For sequential writes, the 983 ZET does not penalize sub-4kB transfers in terms of IOPS, but such small writes cannot deliver much throughput. The 983 ZET is close to full steady-state throughput with 8kB transfers, but doesn't actually peak until the transfers are up to 64kB.

Z-NAND In Detail & The Test Peak Throughput And Steady State
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  • jabber - Tuesday, February 19, 2019 - link

    I just looked at the price in the specs and stopped reading right there. Reply
  • Dragonstongue - Tuesday, February 19, 2019 - link

    Amen to that LOL Reply
  • FunBunny2 - Tuesday, February 19, 2019 - link

    well... if one were to run a truly normalized RDBMS, i.e. 5NF and thus substantially smaller footprint compared to the common NoSQL flatfile alternative, this could be quite competitive. but that would require today's developers/coders to stop making apps just like their COBOL granddaddies did. Reply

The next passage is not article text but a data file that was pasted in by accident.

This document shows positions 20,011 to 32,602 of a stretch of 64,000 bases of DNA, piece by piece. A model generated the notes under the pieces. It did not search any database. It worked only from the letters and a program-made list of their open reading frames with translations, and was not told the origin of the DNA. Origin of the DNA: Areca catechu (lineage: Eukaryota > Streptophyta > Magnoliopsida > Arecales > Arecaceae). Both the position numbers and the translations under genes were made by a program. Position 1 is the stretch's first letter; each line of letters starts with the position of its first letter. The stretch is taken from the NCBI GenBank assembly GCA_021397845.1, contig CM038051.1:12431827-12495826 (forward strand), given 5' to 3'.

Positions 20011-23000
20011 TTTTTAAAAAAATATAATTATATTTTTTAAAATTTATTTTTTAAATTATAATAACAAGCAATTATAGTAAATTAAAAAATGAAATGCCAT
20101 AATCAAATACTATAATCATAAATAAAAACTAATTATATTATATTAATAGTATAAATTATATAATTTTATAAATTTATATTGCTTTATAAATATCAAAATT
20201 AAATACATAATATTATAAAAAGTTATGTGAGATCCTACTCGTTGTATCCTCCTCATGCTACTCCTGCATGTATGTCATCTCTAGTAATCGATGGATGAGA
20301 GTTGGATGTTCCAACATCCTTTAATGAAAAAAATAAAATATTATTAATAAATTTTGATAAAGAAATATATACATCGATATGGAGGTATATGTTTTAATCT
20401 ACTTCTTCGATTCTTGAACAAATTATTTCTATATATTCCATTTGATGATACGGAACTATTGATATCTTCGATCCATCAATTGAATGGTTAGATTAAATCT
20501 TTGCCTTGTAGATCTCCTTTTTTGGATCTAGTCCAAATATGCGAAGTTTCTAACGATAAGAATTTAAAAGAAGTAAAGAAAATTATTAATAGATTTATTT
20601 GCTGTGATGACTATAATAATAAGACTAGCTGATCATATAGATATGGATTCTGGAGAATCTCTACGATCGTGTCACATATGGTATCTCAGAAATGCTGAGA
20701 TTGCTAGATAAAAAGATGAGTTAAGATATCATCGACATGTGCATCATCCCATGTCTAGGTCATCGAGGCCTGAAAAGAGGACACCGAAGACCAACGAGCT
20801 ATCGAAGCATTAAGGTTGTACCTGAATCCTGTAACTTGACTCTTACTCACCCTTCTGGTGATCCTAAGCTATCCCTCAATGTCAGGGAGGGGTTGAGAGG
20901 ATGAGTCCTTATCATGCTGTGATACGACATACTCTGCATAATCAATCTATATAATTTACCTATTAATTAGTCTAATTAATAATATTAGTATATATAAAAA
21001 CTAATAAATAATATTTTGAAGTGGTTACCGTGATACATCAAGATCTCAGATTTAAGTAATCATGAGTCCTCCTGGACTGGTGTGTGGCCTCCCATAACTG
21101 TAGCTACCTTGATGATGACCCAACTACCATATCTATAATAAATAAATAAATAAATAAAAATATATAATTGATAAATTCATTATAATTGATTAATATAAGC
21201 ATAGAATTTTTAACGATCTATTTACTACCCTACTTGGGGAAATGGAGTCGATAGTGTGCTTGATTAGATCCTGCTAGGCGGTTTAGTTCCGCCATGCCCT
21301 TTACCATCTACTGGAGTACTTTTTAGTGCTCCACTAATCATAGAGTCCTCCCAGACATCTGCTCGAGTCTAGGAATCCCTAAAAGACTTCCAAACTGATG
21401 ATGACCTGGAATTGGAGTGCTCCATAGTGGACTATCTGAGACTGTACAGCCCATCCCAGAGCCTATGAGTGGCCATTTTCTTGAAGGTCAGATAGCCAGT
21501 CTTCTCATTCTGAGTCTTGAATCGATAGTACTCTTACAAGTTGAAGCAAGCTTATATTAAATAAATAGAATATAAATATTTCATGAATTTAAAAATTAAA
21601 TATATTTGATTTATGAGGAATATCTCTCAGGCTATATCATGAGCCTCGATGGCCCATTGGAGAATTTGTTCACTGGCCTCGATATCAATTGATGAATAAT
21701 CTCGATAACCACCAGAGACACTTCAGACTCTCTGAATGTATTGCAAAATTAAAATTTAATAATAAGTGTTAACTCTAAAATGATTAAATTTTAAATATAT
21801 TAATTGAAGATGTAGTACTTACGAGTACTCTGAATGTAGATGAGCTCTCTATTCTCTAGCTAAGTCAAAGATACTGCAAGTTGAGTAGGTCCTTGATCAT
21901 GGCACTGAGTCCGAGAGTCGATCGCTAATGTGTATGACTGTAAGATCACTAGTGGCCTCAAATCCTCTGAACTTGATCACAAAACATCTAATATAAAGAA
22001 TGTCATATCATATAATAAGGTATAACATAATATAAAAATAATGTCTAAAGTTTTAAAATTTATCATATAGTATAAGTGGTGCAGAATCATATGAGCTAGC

• FreckledTrout - Tuesday, February 19, 2019 - link

    I have no idea why you are talking coding and database design principles as it does not apply here at all. To carry your tangent along, if you want to make max use of a SSD's you denormalize the hell out of the database and spread the load over a ton of servers, ie NoSQL. Reply
  • FunBunny2 - Tuesday, February 19, 2019 - link

    well... that does keep coders employed forever. writing linguine code all day long. Reply
  • FreckledTrout - Tuesday, February 19, 2019 - link

    Well it still is pointless in this conversation about fast SSD's. What spaghetti code has to do with that I have no idea. Sure they can move cloud native way of designing applications using micro services etl al but what the hell that has to do with fast SSD's baffles me. Reply